The female narcissist on top. Part 1.
Watched an episode of Sex and the City late last night, "The Real Me," from Season Four, and went to bed thinking I would be writing a great post in the morning making brilliant connections between my thoughts about the show and David Denby's review of The Devil Wears Prada in the July 10 and 17 issue of the New Yorker.
In "The Real Me" fashionista wannabe Carrie is asked to be a model in a charity fashion show. She's reluctant to do it, even a bit appalled by the idea. She is not a model, she keeps telling anyone who will listen, which is just about nobody, she's a writer. She has set up a dichotomy between the two roles, model and writer, which for her represents the difference between a make-believe world and a world of truth-telling.
The world of fashion is about creating an image, a superficial, pretend self for the world to adore. Carrie's world, the world in which she is a writer, is where she gives her readers the real her and they are free to like her or not like her as they please, but they must recognize her as her, and not simply admire her as a beautiful display rack for some other artist's creations.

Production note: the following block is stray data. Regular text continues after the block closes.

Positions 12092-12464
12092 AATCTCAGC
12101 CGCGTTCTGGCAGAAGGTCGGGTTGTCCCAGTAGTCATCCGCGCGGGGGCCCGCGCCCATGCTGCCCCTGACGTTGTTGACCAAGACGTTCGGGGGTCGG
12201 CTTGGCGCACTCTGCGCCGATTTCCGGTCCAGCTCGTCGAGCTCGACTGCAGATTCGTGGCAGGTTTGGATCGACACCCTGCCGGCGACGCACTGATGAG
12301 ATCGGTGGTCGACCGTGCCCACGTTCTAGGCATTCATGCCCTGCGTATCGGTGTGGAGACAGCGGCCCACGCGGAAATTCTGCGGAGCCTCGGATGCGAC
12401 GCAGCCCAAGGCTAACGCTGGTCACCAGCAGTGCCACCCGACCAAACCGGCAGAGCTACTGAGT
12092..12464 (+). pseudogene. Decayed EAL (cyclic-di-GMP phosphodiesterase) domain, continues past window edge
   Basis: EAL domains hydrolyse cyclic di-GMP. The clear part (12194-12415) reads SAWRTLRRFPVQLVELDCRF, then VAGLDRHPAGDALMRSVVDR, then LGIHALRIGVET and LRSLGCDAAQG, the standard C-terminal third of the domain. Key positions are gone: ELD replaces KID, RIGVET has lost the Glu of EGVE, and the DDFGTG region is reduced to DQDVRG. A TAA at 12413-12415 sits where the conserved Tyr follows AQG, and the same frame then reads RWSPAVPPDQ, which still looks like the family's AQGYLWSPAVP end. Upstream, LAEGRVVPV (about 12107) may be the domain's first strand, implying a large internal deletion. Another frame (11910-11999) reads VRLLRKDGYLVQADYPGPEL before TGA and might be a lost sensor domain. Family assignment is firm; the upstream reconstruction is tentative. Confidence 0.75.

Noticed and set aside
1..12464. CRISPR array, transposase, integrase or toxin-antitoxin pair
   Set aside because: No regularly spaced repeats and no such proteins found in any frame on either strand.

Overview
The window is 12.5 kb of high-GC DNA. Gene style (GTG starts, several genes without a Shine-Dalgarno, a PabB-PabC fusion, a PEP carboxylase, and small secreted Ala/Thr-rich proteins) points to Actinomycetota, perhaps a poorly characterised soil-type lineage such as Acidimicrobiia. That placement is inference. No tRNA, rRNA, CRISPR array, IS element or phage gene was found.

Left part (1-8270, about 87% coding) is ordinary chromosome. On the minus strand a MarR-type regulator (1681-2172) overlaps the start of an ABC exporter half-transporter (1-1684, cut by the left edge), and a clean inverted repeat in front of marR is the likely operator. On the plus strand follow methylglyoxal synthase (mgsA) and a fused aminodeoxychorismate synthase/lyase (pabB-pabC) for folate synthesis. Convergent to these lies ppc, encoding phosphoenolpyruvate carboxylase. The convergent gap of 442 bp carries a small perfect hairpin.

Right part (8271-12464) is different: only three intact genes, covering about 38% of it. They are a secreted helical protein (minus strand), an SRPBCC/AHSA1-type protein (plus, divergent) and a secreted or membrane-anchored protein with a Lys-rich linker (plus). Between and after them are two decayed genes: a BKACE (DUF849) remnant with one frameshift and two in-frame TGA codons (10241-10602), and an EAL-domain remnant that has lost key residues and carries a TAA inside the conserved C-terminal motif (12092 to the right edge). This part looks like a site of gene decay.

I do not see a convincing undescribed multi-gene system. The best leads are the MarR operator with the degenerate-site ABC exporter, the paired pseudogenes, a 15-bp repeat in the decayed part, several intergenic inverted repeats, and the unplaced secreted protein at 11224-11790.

Writers are admired for what they make. Models are admired, primarily, for what other people can make of them.
But as things progress it becomes clear that Carrie's reluctance isn't all due to her artistic and spiritual integrity. There's also the false modesty of the secretly vain at work. Consciously, Carrie knows she does not look like a model. Secretly, she wishes she did. Below that, though, is the hope that she does and, a little more deeply buried but not totally repressed, is the happy, self-thrilling knowledge that she is beautiful and sexy and will look great out there on the runway.
In one of those aside moments when Carrie works on her column, she reveals that it is that knowledge she is resisting as a temptation. She writes about the myth of Narcissus, a myth of male self-love, but the episode is about the temptations of female narcissism. Carrie is afraid of falling in love with the image of herself as a model.